The apparent interventionist success story of a joint French-Malian military force driving Islamists out of northern Mali was suddenly interrupted this week by a suicide bombing in Timbuktu. The bombing was the first volley in what turned out to be an all-out attack on the city by Islamists, and after several hours of intense street fighting, Malian forces had to call in French troops and air support to help them drive the rebels back into the surrounding desert. The day-long battle left three rebels and one Malian soldier dead, but perhaps more importantly, it afforded the Islamists another valuable opportunity to infiltrate into the heart of Timbuktu.
This was not an isolated event. A similar clash took place on March 21st, when a car bomber targeted the Timbuktu airport, again serving as a prelude for a wider assault on the city. And in Gao to the east, suicide bombings and surprise attacks are becoming commonplace.
While the military advantage currently belongs to the French-Malian contingent, the conflict in Mali is starting to resemble a marathon rather than a sprint. Islamist forces, primarily under the banner of Al Qaeda in the Islamic Maghreb (AQIM), appear to have taken a page from the guerilla handbook by not attempting to hold any territory, launching surprise attacks to demoralize and inflict heavy casualties, and melting back into the surrounding countryside whenever faced with superior firepower.
It won’t take too much pressure to break the political will for intervention, particularly with regards to France, which is already planning its own exit. French President Francois Hollande declared that France had ‘achieved its objectives’ in a television interview this week, and set a withdrawal timetable for drawing back France’s current 4,000 troops to 2,000 by July and then 1,000 by the end of the year. Withdrawals are scheduled to begin sometime next month.
Islamist forces in the north can thus bide their time in the confidence that they’ll be facing a weaker opponent a few months from now. Yet there still is a question of who exactly that opponent will be. A UN-backed force of around 6,300 troops from various West African countries (known as AFISMA) has been deployed in Mali to help take over from the French. UN Secretary-General Ban Ki-moon has also referred the issue to the Security Council, recommending that AFISMA be converted into a UN peacekeeping deployment and that a parallel force be created to “deal with Islamist threats directly.” Such a force would likely be composed of the roughly 1,000 French troops that are expected to stay behind in Mali.
Questions of composition aside, the peacekeeping force will be charged with a difficult task. Islamists can infiltrate northern cities and slowly sap the political will and operational capacity of occupying soldiers via attrition. Moreover, it might be difficult for occupying forces to earn the trust of local populations – not out of any love for the Islamist cause, but out of fear of reprisals should the north once more fall into the hands of AQIM. The people of northern Mali are doubtlessly aware that their political future depends in large part on the whims of foreign parties, whether it’s France, the West African countries of AFISMA, or the members of the UN Security Council.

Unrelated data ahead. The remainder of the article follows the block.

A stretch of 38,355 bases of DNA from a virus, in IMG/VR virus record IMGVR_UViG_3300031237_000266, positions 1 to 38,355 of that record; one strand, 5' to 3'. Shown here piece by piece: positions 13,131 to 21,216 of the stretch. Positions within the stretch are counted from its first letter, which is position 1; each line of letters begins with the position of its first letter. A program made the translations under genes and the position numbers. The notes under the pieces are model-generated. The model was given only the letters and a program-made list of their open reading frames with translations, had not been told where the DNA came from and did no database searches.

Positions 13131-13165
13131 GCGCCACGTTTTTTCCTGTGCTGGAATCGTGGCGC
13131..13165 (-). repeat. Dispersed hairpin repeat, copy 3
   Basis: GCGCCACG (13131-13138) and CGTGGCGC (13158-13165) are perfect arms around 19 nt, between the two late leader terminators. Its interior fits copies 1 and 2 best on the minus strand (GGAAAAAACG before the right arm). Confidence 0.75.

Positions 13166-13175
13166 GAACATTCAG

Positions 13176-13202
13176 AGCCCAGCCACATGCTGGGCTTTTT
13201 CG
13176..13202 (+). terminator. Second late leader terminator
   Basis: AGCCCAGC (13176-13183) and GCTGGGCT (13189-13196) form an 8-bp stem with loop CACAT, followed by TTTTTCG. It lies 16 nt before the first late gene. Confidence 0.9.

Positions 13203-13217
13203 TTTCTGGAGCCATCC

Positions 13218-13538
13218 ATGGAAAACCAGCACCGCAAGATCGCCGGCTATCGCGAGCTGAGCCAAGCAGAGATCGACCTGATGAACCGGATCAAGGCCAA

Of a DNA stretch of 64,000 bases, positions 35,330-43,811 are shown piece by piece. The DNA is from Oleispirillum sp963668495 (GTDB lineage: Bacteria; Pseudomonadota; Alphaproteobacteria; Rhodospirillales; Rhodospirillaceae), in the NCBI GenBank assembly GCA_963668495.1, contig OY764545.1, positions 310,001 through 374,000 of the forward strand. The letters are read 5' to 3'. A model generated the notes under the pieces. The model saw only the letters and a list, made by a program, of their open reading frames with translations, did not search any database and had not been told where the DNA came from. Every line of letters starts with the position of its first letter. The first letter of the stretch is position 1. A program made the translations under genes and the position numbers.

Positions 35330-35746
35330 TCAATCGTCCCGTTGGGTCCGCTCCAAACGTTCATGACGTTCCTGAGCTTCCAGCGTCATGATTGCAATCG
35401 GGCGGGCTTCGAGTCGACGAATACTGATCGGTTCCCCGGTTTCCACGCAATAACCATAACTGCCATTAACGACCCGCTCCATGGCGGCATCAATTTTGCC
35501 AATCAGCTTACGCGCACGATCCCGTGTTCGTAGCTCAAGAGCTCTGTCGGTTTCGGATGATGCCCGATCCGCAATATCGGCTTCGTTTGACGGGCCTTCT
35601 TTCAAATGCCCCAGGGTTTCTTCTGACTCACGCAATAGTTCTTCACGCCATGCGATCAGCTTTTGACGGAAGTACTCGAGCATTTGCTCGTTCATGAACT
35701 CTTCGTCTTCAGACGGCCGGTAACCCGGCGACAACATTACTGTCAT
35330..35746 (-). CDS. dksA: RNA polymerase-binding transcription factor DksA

The most effective solution happens to be the most daunting as well, which would be reestablishment of a civilian government in Bamako that can fill the power vacuum in the north and drive AQIM out for good. Recall that the 2012 coup that originally triggered the current instability sought independence for the Tuareg people in the north. These sectarian divisions did not disappear after AQIM took over; they just faded into the background.
Now that AQIM is in retreat, the north-south divide can once more come into focus, extinguishing any credible hope of a strong federal government emerging from elections scheduled for July. In the north, Tuareg separatists belonging to the National Movement for the Liberation of Azawad (MNLA) have picked up where they left off before being elbowed out by the Islamists, and they are said to be issuing security passes in the name of the Azawad Republic in the region surrounding Kidal. In the south, pitched battles are breaking out in the streets of Bamako, such as the one that occurred on April 30th when two branches of the Malian armed forces began firing on each other over rumors that a military leader was about to be arrested.
Given the complex web of sectarian divisions and bureaucratic loyalties at play in Mali, it’s unlikely that elections will be the salve needed to bring the restive north under control. In this context, the successful French-Malian intervention and France’s impending drawdown should not be viewed as the end of the war, but merely the beginning of a long, drawn-out guerilla conflict in the north.